Louisville Mayor Wants Review Of Investigation Into Lawmaker Molestation Case
Louisville Mayor Greg Fischer wants an internal review of his police department’s handling of a years-old molestation investigation into a local preacher and state lawmaker.
The sexual abuse allegations were revealed Monday by the Kentucky Center for Investigative Reporting in “The Pope’s Long Con,” a five-part investigation of state Rep. Dan Johnson.
The investigation detailed Louisville Metro Police Department’s failure to thoroughly investigate a church sexual abuse allegation made in 2013 against Dan Johnson, the representative for Kentucky’s 49th House District.
A then-17-year-old girl claimed Johnson, a Republican from Mt. Washington, molested her in the basement of his church following a New Year's Eve party. Johnson is the pastor of the nondenominational Heart of Fire Church in Louisville’s Fern Creek neighborhood.
Johnson refused repeated interview requests and had yet to comment on the claims as of midday Monday. LMPD officials declined to comment.
Fischer, speaking Monday at an unrelated news conference, said residents should have total confidence that police investigations are “taken seriously and every avenue needs to be investigated.”
“I will ask for an immediate response as to what is the status of the case, give me a review of what took place with the case and why it was closed,” Fischer said. “I will look into it.”
The KyCIR investigation revealed that LMPD opened an investigation into Maranda Richmond’s complaint in mid-2013.
Richmond claimed Johnson forced himself upon her early New Year's morning, 2013, as she lay on a couch in the church’s basement. Richmond said he kissed her — shoving his tongue into her mouth. He pushed his hands down her pants and penetrated her with his finger, she said.
“He was like ‘you’ll like it,’” she said.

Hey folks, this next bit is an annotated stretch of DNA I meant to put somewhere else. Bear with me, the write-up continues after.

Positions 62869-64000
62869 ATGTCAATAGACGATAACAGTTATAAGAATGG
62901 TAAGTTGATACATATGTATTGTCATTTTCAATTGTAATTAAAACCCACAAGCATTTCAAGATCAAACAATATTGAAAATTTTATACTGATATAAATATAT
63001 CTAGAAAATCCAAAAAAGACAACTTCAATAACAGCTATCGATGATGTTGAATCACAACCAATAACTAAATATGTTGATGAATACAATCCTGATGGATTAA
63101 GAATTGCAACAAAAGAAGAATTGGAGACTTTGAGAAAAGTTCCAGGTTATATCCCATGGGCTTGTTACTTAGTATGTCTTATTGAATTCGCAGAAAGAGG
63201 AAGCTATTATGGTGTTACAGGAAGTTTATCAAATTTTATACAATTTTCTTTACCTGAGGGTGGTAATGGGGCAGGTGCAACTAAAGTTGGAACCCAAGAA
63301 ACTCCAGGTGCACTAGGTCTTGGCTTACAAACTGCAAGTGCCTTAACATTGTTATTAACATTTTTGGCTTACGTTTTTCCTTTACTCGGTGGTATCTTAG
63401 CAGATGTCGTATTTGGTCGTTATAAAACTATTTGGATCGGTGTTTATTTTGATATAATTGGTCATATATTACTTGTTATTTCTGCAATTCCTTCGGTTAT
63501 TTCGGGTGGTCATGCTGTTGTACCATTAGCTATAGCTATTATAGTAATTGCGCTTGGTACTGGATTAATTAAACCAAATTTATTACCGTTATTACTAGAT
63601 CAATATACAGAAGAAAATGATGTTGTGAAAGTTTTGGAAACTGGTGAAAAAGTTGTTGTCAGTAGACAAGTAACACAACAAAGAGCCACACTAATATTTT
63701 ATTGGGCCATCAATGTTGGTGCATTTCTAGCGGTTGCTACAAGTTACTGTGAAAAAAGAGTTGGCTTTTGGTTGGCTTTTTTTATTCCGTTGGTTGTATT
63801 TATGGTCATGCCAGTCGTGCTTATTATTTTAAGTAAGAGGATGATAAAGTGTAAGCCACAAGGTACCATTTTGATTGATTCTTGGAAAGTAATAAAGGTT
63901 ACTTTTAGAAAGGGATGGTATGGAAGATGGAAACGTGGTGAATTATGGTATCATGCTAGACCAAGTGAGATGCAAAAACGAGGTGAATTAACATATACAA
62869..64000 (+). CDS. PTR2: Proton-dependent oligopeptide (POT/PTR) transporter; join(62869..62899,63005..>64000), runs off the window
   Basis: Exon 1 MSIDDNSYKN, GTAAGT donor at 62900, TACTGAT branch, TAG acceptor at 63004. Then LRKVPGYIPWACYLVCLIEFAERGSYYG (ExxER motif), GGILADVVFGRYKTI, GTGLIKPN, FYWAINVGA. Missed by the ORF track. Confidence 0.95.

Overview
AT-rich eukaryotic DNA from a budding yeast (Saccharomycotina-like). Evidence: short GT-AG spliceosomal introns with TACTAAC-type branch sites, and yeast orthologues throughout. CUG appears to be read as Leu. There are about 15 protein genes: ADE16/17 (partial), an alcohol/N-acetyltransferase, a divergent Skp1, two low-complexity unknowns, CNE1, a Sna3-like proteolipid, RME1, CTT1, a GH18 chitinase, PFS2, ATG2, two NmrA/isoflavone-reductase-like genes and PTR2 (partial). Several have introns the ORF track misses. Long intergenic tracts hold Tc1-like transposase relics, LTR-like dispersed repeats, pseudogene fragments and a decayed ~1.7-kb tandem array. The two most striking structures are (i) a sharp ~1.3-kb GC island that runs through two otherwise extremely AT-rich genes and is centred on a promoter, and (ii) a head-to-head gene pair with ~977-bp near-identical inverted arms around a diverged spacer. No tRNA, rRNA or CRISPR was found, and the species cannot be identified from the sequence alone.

Months later, Richmond told her parents. Then, police.
The case file makes clear: the detective never attempted to interview Johnson. And it appears the detective reviewed the case under the wrong criminal classification, characterizing it as a misdemeanor, rather than a more serious felony offense, according to four criminal justice experts who reviewed the case at the request of KyCIR. The experts were unanimous: police botched the investigation.
Following inquiries from KyCIR reporters, an LMPD detective called Richmond this fall and indicated the case was being re-opened, Richmond said.
On Monday, LMPD spokeswoman Jessie Halladay refused to confirm or deny Richmond’s claim on the status of the investigation.
The criticism of Louisville police comes amid a string of accusations and public condemnations of the agency.
Some Louisville Metro Council members have for monthscalled for the removal of police chief Steve Conrad. Their calls come amid scandals, questionable spending practices and troubling violent crime statistics.
Yet Fischer remains a staunch advocate for the agency and Conrad.
On Monday, he continued to stand by Conrad, saying the chief does a good job.